Higher education's first tribunal case under the law to protect whistleblowers from victimisation has been settled.
Derby University has reached an agreement with senior lecturer Mark Challinor, who claimed that he had been victimised for raising questions about quality shortcomings in the university's multimillion-pound franchise operations in Israel.
The Nottingham tribunal had already heard at the start of the case in September last year that Mr Challinor had suffered from "a relentless campaign and ongoing policy of the university to undermine and marginalise him" after he began to raise the alarm about the franchise with Inter College, Israel, in 1998.
When Mr Challinor warned his managers that Inter College was breaching procedures, "the University of Derby's reaction was to shoot the messenger", Mr Challinor's counsel, Jacque Algazy, told the tribunal. Mr Challinor was removed from the project, was made redundant in July 1999 and was later redeployed.
Derby failed in its attempt to have the case thrown out on the grounds that Mr Challinor's disclosures were made in 1998, before the Public Interest Disclosure Act came into force on July 2 1999. The university decided to settle before its defence was due to be heard last month.
In a separate dispute, Mr Challinor was facing disciplinary action by the university, which had accused him of misconduct for registering the university's name in a number of website addresses. Mr Challinor's union said he had given up the right to the internet domain names, and said the university's action was part of the victimisation.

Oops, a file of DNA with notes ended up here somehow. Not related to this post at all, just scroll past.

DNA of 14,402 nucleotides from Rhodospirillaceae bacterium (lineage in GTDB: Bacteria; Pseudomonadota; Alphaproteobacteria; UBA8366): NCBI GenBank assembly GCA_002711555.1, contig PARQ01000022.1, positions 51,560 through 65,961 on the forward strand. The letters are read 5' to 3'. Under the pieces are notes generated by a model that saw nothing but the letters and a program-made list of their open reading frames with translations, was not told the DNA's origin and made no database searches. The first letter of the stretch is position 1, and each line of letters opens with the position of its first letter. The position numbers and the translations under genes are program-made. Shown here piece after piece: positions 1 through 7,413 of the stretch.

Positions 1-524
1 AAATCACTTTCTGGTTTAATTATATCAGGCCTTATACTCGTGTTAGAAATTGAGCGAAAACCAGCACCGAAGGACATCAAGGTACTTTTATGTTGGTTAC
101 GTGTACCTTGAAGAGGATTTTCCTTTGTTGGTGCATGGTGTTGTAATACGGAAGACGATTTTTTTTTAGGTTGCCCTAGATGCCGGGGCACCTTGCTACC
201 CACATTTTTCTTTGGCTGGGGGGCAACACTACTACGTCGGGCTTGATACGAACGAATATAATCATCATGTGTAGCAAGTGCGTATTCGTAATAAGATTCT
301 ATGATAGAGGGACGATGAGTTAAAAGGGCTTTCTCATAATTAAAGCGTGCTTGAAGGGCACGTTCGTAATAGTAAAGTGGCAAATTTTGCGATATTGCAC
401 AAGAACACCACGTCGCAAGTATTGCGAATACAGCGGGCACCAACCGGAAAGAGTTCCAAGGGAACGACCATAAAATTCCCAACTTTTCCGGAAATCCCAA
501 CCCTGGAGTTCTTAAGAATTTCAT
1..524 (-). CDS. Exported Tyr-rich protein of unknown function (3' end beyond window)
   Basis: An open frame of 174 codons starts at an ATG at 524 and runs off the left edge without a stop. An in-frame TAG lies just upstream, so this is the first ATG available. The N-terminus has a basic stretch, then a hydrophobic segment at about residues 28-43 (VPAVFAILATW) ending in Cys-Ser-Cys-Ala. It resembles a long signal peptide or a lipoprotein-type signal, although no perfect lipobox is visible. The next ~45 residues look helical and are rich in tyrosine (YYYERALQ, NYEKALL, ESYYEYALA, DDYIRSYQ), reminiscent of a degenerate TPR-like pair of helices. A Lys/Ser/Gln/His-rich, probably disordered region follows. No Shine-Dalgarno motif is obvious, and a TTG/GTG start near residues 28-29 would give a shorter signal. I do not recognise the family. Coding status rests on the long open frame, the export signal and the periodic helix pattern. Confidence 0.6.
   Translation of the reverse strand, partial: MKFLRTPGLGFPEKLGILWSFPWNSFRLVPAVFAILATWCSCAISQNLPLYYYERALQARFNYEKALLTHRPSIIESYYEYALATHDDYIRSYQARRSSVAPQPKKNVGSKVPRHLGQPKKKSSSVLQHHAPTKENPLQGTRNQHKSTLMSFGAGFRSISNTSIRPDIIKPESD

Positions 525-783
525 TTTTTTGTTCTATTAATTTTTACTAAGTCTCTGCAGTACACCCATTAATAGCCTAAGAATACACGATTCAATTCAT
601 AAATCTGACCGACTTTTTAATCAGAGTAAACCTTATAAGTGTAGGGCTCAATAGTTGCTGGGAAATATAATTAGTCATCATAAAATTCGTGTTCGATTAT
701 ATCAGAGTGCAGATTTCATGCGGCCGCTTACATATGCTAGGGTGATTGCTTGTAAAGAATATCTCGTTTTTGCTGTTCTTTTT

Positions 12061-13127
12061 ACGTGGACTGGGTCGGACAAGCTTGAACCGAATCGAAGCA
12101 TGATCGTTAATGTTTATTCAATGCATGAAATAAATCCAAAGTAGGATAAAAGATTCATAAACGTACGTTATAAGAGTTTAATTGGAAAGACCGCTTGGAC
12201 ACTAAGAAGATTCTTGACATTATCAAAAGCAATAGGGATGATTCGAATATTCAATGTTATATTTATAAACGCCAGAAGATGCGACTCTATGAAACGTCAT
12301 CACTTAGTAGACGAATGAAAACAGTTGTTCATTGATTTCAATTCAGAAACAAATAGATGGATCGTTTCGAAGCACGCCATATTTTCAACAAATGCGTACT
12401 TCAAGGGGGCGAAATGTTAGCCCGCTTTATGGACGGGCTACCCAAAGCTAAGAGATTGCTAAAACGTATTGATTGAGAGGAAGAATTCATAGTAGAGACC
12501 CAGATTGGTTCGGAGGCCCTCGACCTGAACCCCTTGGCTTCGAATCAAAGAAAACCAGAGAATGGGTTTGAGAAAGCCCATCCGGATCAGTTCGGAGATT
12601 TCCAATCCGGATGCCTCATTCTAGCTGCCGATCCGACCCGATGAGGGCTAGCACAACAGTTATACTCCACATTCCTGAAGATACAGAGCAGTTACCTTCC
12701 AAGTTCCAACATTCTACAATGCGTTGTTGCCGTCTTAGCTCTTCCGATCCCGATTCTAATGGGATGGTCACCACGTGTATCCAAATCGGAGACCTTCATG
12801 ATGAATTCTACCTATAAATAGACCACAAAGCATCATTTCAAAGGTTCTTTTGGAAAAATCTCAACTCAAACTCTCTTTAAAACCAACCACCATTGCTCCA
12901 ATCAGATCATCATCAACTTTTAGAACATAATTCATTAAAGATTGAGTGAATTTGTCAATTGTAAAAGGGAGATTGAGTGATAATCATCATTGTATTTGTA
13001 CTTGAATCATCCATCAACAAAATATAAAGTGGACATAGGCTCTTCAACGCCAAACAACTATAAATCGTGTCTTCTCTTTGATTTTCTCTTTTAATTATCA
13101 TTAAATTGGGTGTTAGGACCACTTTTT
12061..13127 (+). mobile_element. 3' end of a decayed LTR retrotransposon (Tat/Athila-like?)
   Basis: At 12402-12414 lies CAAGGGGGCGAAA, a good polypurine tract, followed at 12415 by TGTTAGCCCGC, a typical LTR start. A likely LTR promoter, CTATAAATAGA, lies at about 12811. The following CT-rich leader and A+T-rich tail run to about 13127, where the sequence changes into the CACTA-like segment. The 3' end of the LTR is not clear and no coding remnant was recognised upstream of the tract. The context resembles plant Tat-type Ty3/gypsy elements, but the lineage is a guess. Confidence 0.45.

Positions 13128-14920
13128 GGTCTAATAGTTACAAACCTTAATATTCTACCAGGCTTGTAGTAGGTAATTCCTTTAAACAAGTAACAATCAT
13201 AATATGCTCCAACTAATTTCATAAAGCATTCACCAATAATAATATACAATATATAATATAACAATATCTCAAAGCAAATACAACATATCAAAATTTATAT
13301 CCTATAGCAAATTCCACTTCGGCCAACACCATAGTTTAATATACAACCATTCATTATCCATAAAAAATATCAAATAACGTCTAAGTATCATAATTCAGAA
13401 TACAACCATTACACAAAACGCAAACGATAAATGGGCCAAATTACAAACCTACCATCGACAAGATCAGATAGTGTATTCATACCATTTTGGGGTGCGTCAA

This week, in a statement that was agreed between the two parties, the university said: "We can confirm that the University of Derby and Mark Challinor have agreed terms of a settlement that will draw to a close all outstanding issues between them. These issues are solely in relation to Mr Challinor's employment, including the partly heard employment tribunal brought under the Public Interest Disclosure ActI The settlement does not reflect any liability on either party, and all details of that settlement shall remain confidential under the terms of our agreement."
The statement confirmed that both parties "will part company amicably". "We are both pleased with this outcome, which means we can now look to the future and move forward confidently." Neither would comment further about the settlement or related matters.
Mr Challinor's concerns about quality control were largely justified. The THES reported on problems in summer 1999, including the fact that that minimum entry requirements were being ignored by Inter College. More than a year after the THES reports, a Quality Assurance Agency investigation concluded that the operation had been set up with "insufficient care and prudence" and had been run in a way that "did not secure the quality and standards of programmes offered". It confirmed that agreed entry requirements had been "disregarded".
The QAA reported that the operation had since been improved and was "on a sounder footing", but the university's relationship with the Israeli regulators remains tense.
The Israeli Council for Higher Education had denied Derby University a licence to operate in Israel and placed it on a provisional licence until improvements to its programme were made.
This week, the Israeli Council for Higher Education said: "The temporary licence of Derby's extension (in Israel) has been renewed for two years until December 31 2002. There are still several conditions of the law that they must observe more strictly. The council expects that Derby will report back full compliance with these conditions by June 30 2001."
Derby said the new licence approval was "good news" and reflects the university's "high level of confidence" in its Israel operation.
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